A spokesman for Norfolk and Norwich University Hospital (NNUH) said: “Approximately 75pc of patients attending the A&E either by ambulance or self-presenting do not require admission to hospital. We are confident that, with good partnership working between ourselves and others, we help to ensure that patients access the appropriate care for their needs.”
“We work closely with our local GPs and social care providers to ensure patients are discharged in a timely manner. In March 2016 the Trust appointed a senior Matron to manage the integrated discharge team and in the last 18 months we have appointed a team of Discharge Co-ordinators to support safe and timely discharges throughout the organisation.
“In May 2017 we created a co-located Discharge Hub at the NNUH, housing staff working for the acute Trust, the Community Trust and Social Care. This Hub acts as a central point of contact for all NNUH wards and staff to access support with discharge planning, and helps to ensure an efficient integrated service for patients. In April 2017 the NNUH launched a new service to support patients and families who require a nursing home placement or domiciliary care on discharge. The service is provided in partnership with Care Homes Selections Limited and provides a dedicated care co-ordinator for patients and their families to support them in making this transition in a more timely manner, thus reducing the time the patient waits in hospital for an appropriate placement or package of care.
“Over the past 12 months a great deal of work has also been focused on reducing the number of “stranded” patients who have been in hospital for more than 14 days, in order to support faster recovery at home. In April 2016, stranded patient numbers were on average 350 patients each day. The number of stranded patients now stands at between 140 – 150 each day. This is a significant achievement and supports improved patient flow through the hospital with fewer medically fit patients waiting for discharge in an acute hospital bed.”
At James Paget University Hospital (JPUH) chief operating officer Graham Wilde said: “In common with other hospitals, we often have patients attending A&E who do not need urgent care, which can create additional pressure at times of peak demand.
“To help reduce this pressure while ensuring our patients receive the right level of care, we have introduced GP-led streaming. This currently operates on weekends and bank holidays but, using £1m of capital funding from the Department of Health, and working with our partners in the local healthcare system, will become a seven day service in the autumn.”
Out-of-date communication methods such as fax and IT systems which did not communicate with each other were another cause for concern for staff.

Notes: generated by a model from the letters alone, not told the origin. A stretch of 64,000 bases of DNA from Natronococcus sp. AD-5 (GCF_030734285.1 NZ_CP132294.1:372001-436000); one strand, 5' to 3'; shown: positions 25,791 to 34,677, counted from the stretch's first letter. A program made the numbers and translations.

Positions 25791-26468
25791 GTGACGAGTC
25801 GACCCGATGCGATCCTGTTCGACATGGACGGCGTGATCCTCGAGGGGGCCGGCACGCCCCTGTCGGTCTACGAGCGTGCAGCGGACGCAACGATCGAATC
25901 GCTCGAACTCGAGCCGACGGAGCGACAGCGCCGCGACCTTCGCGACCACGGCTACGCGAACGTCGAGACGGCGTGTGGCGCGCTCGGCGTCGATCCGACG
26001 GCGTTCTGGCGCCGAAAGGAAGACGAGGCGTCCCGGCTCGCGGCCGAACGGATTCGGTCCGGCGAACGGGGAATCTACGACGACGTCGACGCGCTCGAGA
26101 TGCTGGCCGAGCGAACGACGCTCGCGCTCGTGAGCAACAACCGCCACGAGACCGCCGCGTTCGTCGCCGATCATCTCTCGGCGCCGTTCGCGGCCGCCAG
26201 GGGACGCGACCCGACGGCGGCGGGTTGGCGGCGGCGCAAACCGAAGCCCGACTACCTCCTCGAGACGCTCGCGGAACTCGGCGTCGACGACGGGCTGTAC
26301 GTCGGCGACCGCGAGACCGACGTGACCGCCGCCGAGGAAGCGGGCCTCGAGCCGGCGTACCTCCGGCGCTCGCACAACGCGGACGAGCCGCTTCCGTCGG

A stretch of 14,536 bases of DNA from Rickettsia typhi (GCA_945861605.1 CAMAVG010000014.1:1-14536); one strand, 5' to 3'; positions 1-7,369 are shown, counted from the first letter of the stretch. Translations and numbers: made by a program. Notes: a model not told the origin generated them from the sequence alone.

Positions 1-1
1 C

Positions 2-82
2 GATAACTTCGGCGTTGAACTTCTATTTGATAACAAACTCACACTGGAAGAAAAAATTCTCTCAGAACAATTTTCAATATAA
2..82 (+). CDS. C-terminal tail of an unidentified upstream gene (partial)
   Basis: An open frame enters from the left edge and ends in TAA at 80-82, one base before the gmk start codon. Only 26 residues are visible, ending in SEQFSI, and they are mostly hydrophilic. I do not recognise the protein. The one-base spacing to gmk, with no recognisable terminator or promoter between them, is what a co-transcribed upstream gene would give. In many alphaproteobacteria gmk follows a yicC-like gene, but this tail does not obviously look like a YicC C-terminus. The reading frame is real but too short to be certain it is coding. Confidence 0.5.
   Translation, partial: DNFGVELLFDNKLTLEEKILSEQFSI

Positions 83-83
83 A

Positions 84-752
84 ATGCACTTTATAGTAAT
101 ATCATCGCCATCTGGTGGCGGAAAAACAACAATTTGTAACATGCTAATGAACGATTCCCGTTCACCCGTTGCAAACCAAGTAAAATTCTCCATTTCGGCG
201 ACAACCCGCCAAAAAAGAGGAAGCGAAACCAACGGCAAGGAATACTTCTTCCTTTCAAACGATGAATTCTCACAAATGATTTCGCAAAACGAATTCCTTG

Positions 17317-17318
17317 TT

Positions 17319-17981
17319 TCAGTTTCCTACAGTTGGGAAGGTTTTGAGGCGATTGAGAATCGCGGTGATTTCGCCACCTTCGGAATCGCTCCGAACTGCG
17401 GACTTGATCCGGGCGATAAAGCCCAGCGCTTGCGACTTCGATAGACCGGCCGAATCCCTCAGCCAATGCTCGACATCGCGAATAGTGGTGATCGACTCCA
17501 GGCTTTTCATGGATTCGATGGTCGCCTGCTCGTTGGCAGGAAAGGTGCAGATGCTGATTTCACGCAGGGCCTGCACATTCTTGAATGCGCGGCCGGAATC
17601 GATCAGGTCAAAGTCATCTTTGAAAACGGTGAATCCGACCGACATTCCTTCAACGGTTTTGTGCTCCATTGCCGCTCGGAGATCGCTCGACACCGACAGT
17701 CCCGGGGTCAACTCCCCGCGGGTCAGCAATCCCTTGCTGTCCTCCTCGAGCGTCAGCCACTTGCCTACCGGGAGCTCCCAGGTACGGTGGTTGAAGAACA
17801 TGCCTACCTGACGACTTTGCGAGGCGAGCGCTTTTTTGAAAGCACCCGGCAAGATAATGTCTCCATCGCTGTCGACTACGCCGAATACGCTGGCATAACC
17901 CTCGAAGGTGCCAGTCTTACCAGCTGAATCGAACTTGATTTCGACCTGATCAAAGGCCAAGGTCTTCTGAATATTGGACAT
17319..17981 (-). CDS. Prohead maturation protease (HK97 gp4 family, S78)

At JPUH, director of governance Anna Hills, said: “We are constantly looking at ways of streamlining our service, for the benefit of our patients. Last year, we implemented an e-communication system to help with the prompt and efficient transfer of patient discharge documents to GPs. The system means that more than 25,000 documents are now sent each month electronically, rather than on paper, improving efficiency, and saving both time and money.”
And the CCGs added: “85pc of GP Practices use the same IT system, called SystmOne. In Norwich the new alliance of GP Practices, OneNorwich, has worked with the Norfolk and Norwich University Hospital to enable more doctors to access SystmOne. This could significantly assist clinicians and mean swifter more joined-up care for patients.
“Patients can help too, by giving permission for their GP records to be looked at by hospital clinicians when needed. Your “Enhanced Summary Care Record” is a short but detailed summary of your medical record that gives clinicians caring for you invaluable information, when you need health care away from your usual doctor’s surgery. If you want a hospital doctor to be able to see your Summary Care Record if there is an emergency please ask at your GP reception.”
“Ahead of the recommendations in the Healthwatch Report, we’ve been pioneering work co-ordinating NHS IT systems in Norfolk; in partnership with CCG colleagues and with One Norwich, we are working on a prototype county-wide integrated digital care record that will improve patient and GP access to information.
Ms Fallon-Willaims, from NCHC, said: “Joined-up digital pathways are already improving care for our patients. There are just over 734,000 patients registered with our SystmOne GP practices in our area, and 69,300 patients in NCHC receiving active care registered on SystmOne. Care information is already being shared – many of our patients also use Social Care services, so health and care staff are now able to view each others’ records.
“Through the STP and the upcoming Lord Carter review (we are one of 23 Community/Mental Health Trusts leading national work on efficiency and effectiveness ) opportunities are being explored for collaborative procurements in IT and systems that will go on to benefit the NHS on a national scale.”